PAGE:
busy

by pegleghippie

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So I really should be working on this paper that is due at 5 (an hour from now), but I need a break, and the site needs hits, so I thought I’d vent right here for you guys.  

The paper’s about plato and rousseau, which is easy enough for me, but I’m just not feeling motivated right now.  You know how it goes.  I’ve got the thing about halfway done, and I don’t even have all my information put in, so the length shouldn’t be a problem.  I’m just torn between my immediate comfort and my desire to do well in this class (an A is definitely within the realm of possibility).  

I was thinking about voter turnout, and I assume its going to be high this year, say 70,000,000, then we greens need 3.5 million to get our magical 5%.  If you don’t know, you become a ‘for reals’ political party, complete with public funding and ballot access, if you get 5% in a previous election.  With Obama floundering, maybe enough politically engaged types won’t stay home, but will vote, and turn to the greens.  We just need a less-tarnished candidate than Nader.  I like Nader, but at this point, he’s in it for his ego, not to build a party.  Grrr.  

Oh and I don’t won’t Obama to lose, don’t get me wrong.  He’s more than likely going to get the democratic nomination, and he’s 1000 times preferable to Mccain, but I’m done supporting corporate centrism, which is exactly what we’ll get with Obama.  I guess ideally, for building a truly progressive movement, I want to see the 2008 election go something like, 48% obama, 45% Mccain, 5% green candidate (probably nader), 2% smaller parties.  

That would mean we’d avoid Bush-the-third, but Obama would see that there’s a real pressure for some truly progressive action.  

And us greens would be in a position to start really party-building in smaller elections.

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4 Responses

  1. I’m really not seeing Obama floundering, personally. I think he took a huge step forward in the Rev. Wright ordeal. I don’t think the media is covering any of the good aspects of his campaign. I mean they cover all of Clinton’s semantic whipcracking about Obama’s issues. They’re quick to point out when Clinton is right, but when’s the last time Obama’s gotten good coverage?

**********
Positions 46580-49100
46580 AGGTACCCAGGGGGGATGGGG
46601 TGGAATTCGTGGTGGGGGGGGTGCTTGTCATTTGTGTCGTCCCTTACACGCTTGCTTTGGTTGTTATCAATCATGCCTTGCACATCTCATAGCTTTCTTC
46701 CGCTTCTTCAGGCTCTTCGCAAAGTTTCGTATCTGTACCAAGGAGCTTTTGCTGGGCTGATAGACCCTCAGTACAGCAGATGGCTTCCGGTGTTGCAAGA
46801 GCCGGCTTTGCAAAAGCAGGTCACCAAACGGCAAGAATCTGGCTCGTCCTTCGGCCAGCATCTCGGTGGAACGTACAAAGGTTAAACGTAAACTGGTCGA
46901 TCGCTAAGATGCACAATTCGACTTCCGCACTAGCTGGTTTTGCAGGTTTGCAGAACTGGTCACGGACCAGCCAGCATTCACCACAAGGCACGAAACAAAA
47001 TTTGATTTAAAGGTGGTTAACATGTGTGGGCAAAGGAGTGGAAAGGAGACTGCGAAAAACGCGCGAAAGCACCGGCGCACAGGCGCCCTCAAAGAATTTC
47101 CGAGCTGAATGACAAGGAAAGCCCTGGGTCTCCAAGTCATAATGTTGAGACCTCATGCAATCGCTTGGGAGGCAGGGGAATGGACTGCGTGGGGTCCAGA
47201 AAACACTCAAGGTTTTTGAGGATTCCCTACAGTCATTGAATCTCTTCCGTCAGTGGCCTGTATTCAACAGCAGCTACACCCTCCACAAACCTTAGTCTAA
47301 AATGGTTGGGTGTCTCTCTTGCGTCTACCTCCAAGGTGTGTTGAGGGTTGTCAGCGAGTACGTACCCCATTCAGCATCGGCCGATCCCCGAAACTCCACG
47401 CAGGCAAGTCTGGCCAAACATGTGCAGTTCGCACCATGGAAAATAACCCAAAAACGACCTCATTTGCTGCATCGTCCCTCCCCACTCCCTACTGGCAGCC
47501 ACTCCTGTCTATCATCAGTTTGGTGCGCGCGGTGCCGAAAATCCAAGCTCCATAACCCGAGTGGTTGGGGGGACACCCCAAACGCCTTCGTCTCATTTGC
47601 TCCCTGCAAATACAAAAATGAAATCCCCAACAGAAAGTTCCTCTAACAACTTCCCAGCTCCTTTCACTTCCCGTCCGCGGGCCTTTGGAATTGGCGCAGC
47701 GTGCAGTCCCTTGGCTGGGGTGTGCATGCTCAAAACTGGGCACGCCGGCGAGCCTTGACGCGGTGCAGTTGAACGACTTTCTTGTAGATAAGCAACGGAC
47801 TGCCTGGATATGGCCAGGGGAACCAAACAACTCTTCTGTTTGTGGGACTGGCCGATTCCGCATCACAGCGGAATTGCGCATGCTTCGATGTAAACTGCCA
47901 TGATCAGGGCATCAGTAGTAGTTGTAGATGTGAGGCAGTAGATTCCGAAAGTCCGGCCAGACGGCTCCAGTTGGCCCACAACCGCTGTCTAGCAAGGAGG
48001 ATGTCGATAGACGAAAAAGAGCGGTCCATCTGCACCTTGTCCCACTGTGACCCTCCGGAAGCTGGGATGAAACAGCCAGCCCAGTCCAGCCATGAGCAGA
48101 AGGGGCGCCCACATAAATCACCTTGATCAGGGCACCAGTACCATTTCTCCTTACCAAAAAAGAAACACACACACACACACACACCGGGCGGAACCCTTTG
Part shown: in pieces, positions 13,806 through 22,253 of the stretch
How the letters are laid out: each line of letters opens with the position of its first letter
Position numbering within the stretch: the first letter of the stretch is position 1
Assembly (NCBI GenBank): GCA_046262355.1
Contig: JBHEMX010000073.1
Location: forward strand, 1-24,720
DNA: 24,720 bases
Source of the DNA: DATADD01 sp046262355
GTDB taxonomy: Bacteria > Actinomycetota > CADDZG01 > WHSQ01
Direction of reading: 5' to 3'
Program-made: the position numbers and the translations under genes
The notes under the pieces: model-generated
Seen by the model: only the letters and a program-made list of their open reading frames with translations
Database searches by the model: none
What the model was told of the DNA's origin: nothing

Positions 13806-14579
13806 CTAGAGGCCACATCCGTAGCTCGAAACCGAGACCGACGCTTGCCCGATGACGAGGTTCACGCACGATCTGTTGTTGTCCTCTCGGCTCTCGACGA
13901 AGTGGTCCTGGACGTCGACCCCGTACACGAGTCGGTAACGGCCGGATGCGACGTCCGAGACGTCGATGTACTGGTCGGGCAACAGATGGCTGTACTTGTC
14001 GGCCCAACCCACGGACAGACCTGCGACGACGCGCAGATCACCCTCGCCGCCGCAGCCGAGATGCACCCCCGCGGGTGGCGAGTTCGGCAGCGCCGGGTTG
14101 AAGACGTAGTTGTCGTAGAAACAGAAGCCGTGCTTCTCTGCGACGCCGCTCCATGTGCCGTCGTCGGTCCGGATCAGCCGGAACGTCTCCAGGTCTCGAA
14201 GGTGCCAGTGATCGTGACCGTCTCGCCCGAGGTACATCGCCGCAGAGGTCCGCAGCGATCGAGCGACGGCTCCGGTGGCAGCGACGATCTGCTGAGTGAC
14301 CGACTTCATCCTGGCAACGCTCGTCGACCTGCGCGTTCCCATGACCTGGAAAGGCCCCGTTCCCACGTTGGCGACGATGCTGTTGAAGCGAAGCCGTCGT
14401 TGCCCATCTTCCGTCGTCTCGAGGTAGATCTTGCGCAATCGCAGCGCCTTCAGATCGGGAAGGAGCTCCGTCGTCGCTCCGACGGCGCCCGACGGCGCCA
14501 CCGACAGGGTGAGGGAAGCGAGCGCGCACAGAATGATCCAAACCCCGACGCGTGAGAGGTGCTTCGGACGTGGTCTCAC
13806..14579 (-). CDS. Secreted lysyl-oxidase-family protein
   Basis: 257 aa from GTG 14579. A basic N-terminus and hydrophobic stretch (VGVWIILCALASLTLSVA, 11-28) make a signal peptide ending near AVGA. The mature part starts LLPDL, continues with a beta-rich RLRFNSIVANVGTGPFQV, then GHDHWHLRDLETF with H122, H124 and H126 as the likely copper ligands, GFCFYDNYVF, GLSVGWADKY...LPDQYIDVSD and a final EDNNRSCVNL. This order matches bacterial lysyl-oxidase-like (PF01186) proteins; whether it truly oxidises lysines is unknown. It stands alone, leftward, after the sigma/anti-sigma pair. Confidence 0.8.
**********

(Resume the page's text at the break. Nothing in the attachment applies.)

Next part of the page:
I’m really worried about him even getting the nomination. The media’s really fucking him over right now, and that’s the only point of view most Americans see.

  2. The media isn’t blameless, making the reverend out to be a bad guy like they did, and the reverend isn’t blameless, playing the bad guy role for them. Obama didn’t have much choice at this point to throw him under the bus.

    But it still looks bad. It’s the ‘sister souljah’ moment that he tried so hard to avoid, and now he’s just another democratic candidate. He doesn’t have that ‘special otherness’ anymore, and that’s how he’s floundering. The spell has been broken, now he’s just a politician.

    He will get the nomination though. Clinton is facing a near-mathematical impossibility, and nationally, obama has a 51-40% lead among democrats. It would take something amazing for Clinton to come out on top.

  3. Doesn’t the near-impossible usually happen in politics? (Bush’s second term?)

    And I disagree that he threw anybody under the bus. I believe he genuinely disagrees with the new stance Reverend Wright is taking now that he has the spotlight. Now that he has center stage he took advantage of his connection to Obama, and so Obama does the right thing and disconnects. Moreso, I think Obama, as he said in a recent interview, believe that Wright is a different man than he once was. Look at his change in view: Obama named his book, ‘Audacity of Hope’ after one of Wright’s sermons. Now Wright says the government had a hand in AIDS and 9/11. Seems like a big turn-around. Probably due to the spotlight.

    I don’t think this is politics as usual, I think it’s still honesty. I think it’s genuine, and I think it’s change.

  4. As I said Obama didn’t have a choice, but it’s still going to hurt him. The way it hurts him is it makes him look like a usual politician.

    You were talking about the media and skewing perception. It doesn’t matter much whether Obama is genuine or not in this case, he’s been cast into the role of any other politician. Whether he was playing politics, or acting honestly and genuinely, both paths required the same action.

    And American cynicism is going to assume that he took the less-honorable path, and assign him the role of ‘politician.’ It will be an uphill battle for him to regain his self-made role of ‘hope-giver.’

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